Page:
With the holiday season in full swing, free shipping promotions are practically everywhere it seems. And they should be during the holidays when online brands are in the thick of their heaviest promotions. But what about the rest of the year? Are you planning to offer free shipping out of a “me-too” mentality because you believe your peers and competitors do, or are you taking a more measured approach to complimentary offers? Rather than coast through the year end, now is a good time to re-evaluate your shipping strategy to ensure it meets the goals of your business all year long.
While free shipping was originally an occasional marketing promotion used by online retailers, many now view it as an inevitable cost of doing business. But digital merchants shouldn’t feel pressured to jump on the free shipping bandwagon.
Before sharing some points to consider for making your shipping strategy work for your bottom line, let’s first take an instructive look into the so-called free shipping some retailers offer. Often it’s not truly free; sometimes it’s only discounted. Other retailers require customers to reach a certain price threshold in their shopping cart before they’ll ship for free. Still others offer free shipping to the customer, but then require the customer to pay for returns. And companies that don’t include shipping as an extra charge in the shopping cart bake the price of shipping into the cost of the product, potentially making the initial price customers see when they’re comparison shopping online higher than that of competitors.
A few years ago, online merchants might have had no good reason not to jump on the free-shipping bandwagon. Now, we have the analytics that allow merchants to assess shoppers’ behaviors and intentions in an intelligent manner. Maybe you can use free shipping to differentiate your offerings—but you can and should take advantage of the data at your disposal to assess exactly how and when it makes sense to do so. Rather than just deciding to offer free shipping because that’s what everyone else seems to be doing, smart retailers test different combinations to find a perfect balance of conversion rate and margin. We can’t stress it enough: actual testing and thoughtful analysis is the best approach to any digital commerce decision.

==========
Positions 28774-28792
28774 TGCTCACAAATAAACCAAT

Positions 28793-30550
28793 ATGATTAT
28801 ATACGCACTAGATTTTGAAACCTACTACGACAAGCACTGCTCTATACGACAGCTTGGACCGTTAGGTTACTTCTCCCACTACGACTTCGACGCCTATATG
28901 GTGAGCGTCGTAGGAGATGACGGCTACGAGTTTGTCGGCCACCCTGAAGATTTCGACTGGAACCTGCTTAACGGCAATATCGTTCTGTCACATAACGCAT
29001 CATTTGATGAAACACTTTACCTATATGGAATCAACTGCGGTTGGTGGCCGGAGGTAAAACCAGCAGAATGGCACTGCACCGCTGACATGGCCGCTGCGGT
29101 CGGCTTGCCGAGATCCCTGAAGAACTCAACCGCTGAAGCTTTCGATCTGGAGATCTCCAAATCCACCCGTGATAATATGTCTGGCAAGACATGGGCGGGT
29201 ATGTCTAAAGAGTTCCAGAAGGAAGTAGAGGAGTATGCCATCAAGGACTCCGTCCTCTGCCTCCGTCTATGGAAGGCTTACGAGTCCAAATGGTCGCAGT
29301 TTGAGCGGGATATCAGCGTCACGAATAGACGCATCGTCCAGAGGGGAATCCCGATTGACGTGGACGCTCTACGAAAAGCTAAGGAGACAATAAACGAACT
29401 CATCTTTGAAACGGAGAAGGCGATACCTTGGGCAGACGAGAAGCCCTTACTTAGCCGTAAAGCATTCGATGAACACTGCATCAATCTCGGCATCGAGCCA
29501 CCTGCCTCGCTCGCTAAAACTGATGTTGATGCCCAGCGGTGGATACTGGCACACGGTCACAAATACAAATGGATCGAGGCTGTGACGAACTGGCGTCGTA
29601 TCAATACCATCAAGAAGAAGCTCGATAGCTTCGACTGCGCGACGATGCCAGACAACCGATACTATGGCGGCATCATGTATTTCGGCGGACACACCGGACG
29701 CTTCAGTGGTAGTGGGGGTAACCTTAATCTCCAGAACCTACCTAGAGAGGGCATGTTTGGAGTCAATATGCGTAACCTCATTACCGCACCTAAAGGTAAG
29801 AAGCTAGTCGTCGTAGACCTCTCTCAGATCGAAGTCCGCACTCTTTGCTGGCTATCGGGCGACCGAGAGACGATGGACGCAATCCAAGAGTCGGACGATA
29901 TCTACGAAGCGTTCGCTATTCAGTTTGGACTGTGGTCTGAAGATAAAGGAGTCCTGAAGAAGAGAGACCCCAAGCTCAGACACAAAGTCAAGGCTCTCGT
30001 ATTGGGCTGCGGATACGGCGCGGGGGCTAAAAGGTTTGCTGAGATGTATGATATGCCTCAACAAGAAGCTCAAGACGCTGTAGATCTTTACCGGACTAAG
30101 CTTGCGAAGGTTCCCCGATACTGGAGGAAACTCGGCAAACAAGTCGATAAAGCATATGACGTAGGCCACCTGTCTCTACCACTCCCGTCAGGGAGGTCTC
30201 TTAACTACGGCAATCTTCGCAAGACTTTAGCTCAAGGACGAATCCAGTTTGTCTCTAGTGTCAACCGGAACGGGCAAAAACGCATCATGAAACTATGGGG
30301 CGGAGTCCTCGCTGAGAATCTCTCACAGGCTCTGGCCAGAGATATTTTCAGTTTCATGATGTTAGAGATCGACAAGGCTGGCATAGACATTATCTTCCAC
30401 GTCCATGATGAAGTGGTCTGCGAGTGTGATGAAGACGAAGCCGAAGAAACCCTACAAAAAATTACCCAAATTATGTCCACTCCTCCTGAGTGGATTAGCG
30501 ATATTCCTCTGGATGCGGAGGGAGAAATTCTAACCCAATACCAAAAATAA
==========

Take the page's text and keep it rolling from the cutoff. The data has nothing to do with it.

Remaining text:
If you do decide to offer free shipping, one of the biggest considerations is returns. You might offer the original fulfillment sent to the customer at no cost, but what if they return it? Will your returns rate increase if you offer free returns shipping? What are the potential inbound costs of shipping? It’s important to understand there’s a break-even point, and you may need to adjust your threshold to find it.
Here are some other tactics to think about as you contemplate whether to offer some kind of free shipping option:
- Make the free option the least expensive for your company. For example, you might only offer free ground shipping; air freight would be too expensive to make sense.
- Offer free shipping only on products that are inexpensive to ship. For example, you might not offer free shipping on a 54-inch TV, but for a computer mouse you would.
- Discount your shipping, but don’t make it free. You might set a threshold of, say, $35, and offer half-off shipping for orders above that amount.
- Make free shipping a promotion. Offer it around events or holidays, and when you do offer it, give the promotion a prominent banner on the homepage.
- Use free shipping as the carrot to get draw shopping-cart abandoners back to your online store. If someone does abandon their cart, send them an email saying that if they complete their purchase within 48 hours, they’ll get free shipping.
In trying to keep pace with your competitors—to say nothing of behemoths like Amazon—guard against a decision that might not yield the results you hoped for. Using analytics tools to calculate and adjust until you get to the right place with your shipping costs will allow you to move forward with your decision secure in the knowledge that you are making the best decision for your customers—and your bottom line.
Alex Becker is the Global Vice President & General Manager, Branded Manufacturers for Digital River.